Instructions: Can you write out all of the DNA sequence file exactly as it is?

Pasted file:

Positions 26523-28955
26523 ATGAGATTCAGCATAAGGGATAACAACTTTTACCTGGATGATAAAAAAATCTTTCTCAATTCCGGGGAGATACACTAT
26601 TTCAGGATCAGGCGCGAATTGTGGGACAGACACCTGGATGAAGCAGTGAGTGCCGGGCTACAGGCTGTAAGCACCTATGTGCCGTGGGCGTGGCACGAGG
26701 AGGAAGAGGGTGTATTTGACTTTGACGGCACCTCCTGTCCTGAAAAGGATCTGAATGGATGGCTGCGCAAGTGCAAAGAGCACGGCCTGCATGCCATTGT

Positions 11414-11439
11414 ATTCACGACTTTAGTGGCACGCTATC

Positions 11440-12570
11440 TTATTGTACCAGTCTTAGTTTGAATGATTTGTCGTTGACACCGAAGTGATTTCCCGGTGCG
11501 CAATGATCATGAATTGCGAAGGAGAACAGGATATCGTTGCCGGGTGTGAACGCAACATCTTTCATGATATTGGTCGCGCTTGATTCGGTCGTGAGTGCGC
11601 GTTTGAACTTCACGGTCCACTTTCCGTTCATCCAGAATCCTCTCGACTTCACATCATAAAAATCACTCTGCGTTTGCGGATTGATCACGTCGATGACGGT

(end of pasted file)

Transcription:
Positions 26523-28955
26523 ATGAGATTCAGCATAAGGGATAACAACTTTTACCTGGATGATAAAAAAATCTTTCTCAATTCCGGGGAGATACACTAT
26601 TTCAGGATCAGGCGCGAATTGTGGGACAGACACCTGGATGAAGCAGTGAGTGCCGGGCTACAGGCTGTAAGCACCTATGTGCCGTGGGCGTGGCACGAGG
26701 AGGAAGAGGGTGTATTTGACTTTGACGGCACCTCCTGTCCTGAAAAGGATCTGAATGGATGGCTGCGCAAGTGCAAAGAGCACGGCCTGCATGCCATTGT

Positions 11414-11439
11414 ATTCACGACTTTAGTGGCACGCTATC

Positions 11440-12570
11440 TTATTGTACCAGTCTTAGTTTGAATGATTTGTCGTTGACACCGAAGTGATTTCCCGGTGCG
11501 CAATGATCATGAATTGCGAAGGAGAACAGGATATCGTTGCCGGGTGTGAACGCAACATCTTTCATGATATTGGTCGCGCTTGATTCGGTCGTGAGTGCGC
11601 GTTTGAACTTCACGGTCCACTTTCCGTTCATCCAGAATCCTCTCGACTTCACATCATAAAAATCACTCTGCGTTTGCGGATTGATCACGTCGATGACGGT